Intelligence-Related Materials

A - L

Aldrich, Richard J. "The UK Security State." In The Oxford Handbook of British Politics, eds. Matthew Flinders, Andrew Gamble, Colin Hay, and Mike Kenny, 752-770. Oxford: Oxford University Press, 2009.

Allason, Rupert. The Branch: A History of the Metropolitan Special Branch, 1883-1983. London: Secker & Warburg, 1983.

Bamberg, J.H. The History of the British Petroleum Company, Vol. 2: The Anglo-Iranian Years, 1928-54. Cambridge: Cambridge University Press, 1994.

According to Ashton, I&NS 11.1, this "account throws up very little evidence concerning contacts between the Anglo-Iranian Oil Company and SIS." The absence of linkage between the oil company and the coupists is rejected somewhat petulantly by the reviewer, who essentially argues that some complicity must have been involved.

Berkeley, Roy. A Spy's London. London: Leo Cooper, 1994.

According to Peake, WIR 14.4, the author "has found 136 London espionage sites, organized them into twenty-one walks, and persuaded his wife to provide a map for each walk indicating the buildings of note, all with commentary about the people involved and operations undertaken." Foot, I&NS 10.4, comments that the author "writes decent English, and has a sense of humour."

Bower, Tom. Maxwell: The Outsider. New York: Viking, 1991.

Bunyan, Tony. The Political Police in Britain. London: Quartet, 1977. New York: St. Martin's, 1976.

Chambers: "Socialist interpretation."

Callaghan, John, and Mark Phythian. "State Surveillance of the CPGB Leadership: 1920s-1950s." Labour History Review 69, no. 1 (Apr. 2004): 19-33.

de la Mare, Arthur [Sir]. Perverse and Foolish: A Jersey Farmer's Son in the British Diplomatic Service. Jersey: La Haule Books, 1994 [limited edition].

Kerr, I&NS 13.4, notes that the author "had a very distinguished career in the Foreign Office between 1936 and 1973.... [H]e would have been much more informative had he written with the needs and interests of scholars in mind."

Among de la Mare's wartime experiences was a posting "to Washington to work in a branch of the Political Warfare Executive, in Colorado, which broadcast[] propaganda to the Japanese. However he reveals nothing else about this important aspect of Britain's war effort." Later, in 1953-1956, de la Mare spent three months as Assistant Head of the Permanent-Undersecretaries Department (PUSD) and headed the Foreign Office Security Department for three years.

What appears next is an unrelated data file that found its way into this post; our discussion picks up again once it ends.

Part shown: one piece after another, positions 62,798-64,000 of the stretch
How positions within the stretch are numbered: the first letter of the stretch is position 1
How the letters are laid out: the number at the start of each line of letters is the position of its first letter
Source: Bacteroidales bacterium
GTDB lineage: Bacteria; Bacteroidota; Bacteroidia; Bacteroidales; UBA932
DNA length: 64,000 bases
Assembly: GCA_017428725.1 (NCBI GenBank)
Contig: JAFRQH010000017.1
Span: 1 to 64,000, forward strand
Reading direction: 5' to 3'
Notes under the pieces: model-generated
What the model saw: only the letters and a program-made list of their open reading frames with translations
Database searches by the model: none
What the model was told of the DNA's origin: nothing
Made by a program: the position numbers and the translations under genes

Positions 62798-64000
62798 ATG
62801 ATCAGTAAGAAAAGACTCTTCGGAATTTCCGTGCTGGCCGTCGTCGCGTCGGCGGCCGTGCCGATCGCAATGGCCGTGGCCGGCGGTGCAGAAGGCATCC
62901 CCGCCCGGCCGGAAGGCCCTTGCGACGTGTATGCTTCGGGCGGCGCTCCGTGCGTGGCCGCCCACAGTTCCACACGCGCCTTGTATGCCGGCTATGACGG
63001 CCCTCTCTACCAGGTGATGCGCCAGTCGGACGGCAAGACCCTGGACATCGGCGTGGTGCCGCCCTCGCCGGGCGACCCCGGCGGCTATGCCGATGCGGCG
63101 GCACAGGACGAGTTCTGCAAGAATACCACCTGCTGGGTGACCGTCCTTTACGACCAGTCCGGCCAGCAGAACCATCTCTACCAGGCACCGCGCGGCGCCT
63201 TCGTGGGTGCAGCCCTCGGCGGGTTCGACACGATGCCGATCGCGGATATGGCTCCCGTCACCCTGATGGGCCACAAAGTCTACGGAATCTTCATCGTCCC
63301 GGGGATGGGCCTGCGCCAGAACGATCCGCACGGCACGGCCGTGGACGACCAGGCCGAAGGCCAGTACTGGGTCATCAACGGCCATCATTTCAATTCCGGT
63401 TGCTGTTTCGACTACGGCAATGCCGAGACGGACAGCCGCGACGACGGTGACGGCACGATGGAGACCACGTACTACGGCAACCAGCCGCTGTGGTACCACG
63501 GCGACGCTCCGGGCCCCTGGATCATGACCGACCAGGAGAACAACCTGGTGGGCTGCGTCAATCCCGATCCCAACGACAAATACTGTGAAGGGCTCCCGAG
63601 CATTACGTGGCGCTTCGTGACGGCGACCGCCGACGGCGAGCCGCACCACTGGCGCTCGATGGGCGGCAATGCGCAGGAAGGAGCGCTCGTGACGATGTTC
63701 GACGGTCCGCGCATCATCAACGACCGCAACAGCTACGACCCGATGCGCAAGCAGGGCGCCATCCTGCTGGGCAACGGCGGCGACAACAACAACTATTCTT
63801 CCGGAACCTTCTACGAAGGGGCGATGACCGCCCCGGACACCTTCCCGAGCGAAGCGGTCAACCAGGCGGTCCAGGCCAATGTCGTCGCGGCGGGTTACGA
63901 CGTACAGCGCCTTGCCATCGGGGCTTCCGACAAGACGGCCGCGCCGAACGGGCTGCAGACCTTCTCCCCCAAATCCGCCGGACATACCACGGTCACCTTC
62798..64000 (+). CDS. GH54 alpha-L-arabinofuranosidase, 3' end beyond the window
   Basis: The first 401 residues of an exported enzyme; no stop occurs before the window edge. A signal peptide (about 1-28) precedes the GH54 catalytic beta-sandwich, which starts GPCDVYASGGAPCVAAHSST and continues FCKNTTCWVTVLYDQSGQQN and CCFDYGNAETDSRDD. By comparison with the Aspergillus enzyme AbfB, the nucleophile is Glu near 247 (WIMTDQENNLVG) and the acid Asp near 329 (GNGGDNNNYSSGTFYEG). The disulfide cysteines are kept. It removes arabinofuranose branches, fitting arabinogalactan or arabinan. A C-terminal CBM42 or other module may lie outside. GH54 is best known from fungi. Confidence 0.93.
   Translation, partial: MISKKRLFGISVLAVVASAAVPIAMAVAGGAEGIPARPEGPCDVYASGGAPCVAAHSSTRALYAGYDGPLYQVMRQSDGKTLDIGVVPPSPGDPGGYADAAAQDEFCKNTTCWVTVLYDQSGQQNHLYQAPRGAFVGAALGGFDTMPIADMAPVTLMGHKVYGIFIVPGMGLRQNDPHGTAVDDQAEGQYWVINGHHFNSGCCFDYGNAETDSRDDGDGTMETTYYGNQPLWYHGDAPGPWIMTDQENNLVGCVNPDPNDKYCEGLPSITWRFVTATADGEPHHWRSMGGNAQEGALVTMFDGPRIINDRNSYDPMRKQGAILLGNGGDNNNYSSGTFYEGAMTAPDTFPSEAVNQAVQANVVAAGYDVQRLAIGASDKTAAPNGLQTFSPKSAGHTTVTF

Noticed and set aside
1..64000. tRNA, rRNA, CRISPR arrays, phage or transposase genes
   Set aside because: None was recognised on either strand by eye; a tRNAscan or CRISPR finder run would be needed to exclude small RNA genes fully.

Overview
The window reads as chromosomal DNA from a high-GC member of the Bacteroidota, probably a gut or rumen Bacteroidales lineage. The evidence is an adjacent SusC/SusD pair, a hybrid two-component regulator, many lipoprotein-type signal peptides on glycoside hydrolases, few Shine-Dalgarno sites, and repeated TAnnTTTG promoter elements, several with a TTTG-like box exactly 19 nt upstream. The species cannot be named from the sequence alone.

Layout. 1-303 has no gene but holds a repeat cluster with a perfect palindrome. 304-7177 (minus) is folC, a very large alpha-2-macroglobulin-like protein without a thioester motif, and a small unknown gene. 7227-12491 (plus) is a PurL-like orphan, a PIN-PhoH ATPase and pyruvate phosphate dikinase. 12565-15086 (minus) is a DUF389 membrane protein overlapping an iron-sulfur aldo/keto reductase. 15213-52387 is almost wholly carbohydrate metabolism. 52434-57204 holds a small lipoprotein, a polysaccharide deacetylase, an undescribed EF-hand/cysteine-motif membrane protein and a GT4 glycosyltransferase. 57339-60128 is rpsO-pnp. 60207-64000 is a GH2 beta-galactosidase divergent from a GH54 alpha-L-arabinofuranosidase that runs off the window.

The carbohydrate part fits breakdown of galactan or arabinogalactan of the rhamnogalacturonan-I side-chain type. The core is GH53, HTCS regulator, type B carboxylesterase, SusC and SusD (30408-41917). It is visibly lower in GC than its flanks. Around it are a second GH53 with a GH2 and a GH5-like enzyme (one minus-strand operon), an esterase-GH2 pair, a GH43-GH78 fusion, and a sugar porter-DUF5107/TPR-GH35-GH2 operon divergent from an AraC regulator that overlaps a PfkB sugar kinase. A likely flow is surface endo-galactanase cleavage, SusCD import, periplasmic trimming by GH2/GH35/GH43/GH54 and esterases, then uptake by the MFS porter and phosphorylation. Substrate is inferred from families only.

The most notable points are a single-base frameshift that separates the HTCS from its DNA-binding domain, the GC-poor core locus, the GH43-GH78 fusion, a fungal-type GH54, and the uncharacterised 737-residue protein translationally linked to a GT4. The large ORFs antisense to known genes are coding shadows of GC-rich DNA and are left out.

Dilks, David, ed. Retreat from Power: Studies in Britain's Foreign Policy of the Twentieth Century. 2 vols. Vol. 1, 1906-1939. Vol. II, After 1939. London: Macmillan, 1981.

Fitch, Herbert Taylor. Traitors Within: The Story of the Special Branch, New Scotland Yard. Garden City, NY: Doubleday-Doran, 1933. [Wilcox]

Gill, Peter. Policing Politics: Security Intelligence and the Liberal Democratic State. London: Frank Cass, 1994. London: Frank Cass, 1994. [pb]

Higgs, Edward.

1. The Information State in England: The Central Collection of Information on Citizens since 1500. Basingstoke: Palgrave Macmillan, 2004.

2. "The Rise of the Information State: The Development of the Central State Surveillance of the Citizen in England, 1500-2000." Journal of Historical Sociology 14, no. 2 (2001): 175-197.

Hollingsworth, Mark, and Richard Norton-Taylor. Blacklist: The Inside Story of Political Vetting. London: Hogarth, 1988.

Hughes, Mike. Spies at Work: The Rise and Fall of the Economic League. 2d ed. London: 1 in 12 Publications, 1995. [pb]

Thurlow, I&NS 12.4, comments that much of this book "can be dismissed as conspiracy theory." Nevertheless, there is still "some interesting material on the origins and development of political surveillance" in 20th century Britain.

Lustgarten, Laurence, and Ian Leigh. In From the Cold: National Security and Parliamentary Democracy. Oxford: Clarendon, 1994. New York: Oxford University Press, 1994.

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